Blog - Eastman Lake Star-B-Que
September 7, 2013 - Eastman Lake, CA
Every year, our local astronomy club (Central Valley Astronomers) runs their Star-B-Que, which is a potluck barbeque followed by our usual star party. It's always a time of fun, catching up with members that don't make it to as many events, and enjoying some good food. Of course, once the sun goes down, the mood changes to one of observation and photography.
My mission that night was to photograph several open clusters (including two pairs) and a couple of globular clusters on the Messier list.
First on my list was NGC7789, which is possibly one of the most gorgeous open cluster in the night sky. It isn't super bright, but is very large and dense, making it a beautiful object for telescopes, especially if you have something with a 12-inch diameter or larger.
I then switched to two open cluster pairs - 457/436 and 663/654. NGC 457 is known more popularly as the Owl Cluster, and is a stunning target for telescopes, with the 'eyes' clearly shining brighter than the other remaining stars in the field of view.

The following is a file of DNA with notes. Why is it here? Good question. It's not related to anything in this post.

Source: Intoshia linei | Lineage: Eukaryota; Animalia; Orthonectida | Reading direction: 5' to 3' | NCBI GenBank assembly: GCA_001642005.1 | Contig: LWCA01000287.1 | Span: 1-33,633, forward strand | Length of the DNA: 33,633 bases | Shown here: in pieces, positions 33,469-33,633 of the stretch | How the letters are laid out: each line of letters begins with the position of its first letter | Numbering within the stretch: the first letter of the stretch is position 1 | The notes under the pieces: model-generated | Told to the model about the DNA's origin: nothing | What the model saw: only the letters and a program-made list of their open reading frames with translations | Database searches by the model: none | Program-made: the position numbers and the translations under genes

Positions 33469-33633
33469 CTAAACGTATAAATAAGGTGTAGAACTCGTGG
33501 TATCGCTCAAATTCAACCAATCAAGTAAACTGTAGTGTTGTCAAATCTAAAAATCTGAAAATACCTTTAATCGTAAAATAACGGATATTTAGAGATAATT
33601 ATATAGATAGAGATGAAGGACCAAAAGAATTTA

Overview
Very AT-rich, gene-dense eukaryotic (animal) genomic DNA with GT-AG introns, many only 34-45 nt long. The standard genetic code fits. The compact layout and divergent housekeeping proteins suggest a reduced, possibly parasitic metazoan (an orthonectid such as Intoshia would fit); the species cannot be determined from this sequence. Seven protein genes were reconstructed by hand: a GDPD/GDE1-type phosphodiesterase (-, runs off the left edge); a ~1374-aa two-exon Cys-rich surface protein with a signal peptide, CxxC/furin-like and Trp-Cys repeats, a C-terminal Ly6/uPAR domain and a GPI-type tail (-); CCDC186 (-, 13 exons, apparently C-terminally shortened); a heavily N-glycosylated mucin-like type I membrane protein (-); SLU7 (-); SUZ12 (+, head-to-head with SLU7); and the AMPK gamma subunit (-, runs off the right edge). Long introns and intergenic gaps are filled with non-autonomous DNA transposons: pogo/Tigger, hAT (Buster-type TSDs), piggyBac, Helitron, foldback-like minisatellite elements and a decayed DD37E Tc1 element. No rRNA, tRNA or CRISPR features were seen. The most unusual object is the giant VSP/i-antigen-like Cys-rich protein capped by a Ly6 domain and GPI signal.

My next targets were two globular clusters that appear in the Messier catalogue - M2 in Aquarius and M30 in Capricornus. Both were easy picking and represent two more additions to my Messier list.
Once done with my star clusters, it was suggested to me by a friend that I try imaging the Pacman Nebula, also known as NGC 281. After a test shot revealed the presence of the nebula, I decided to go for it. While I'm not completely sure what the streak is, I believe it is a stray diffraction spike caused by a bright star off camera. I noticed it in every subframe I shot, so I decided to leave it alone.
Definitely a productive evening, though I certainly can't wait until the temperature begins dropping again - 100-degree heat is just no fun.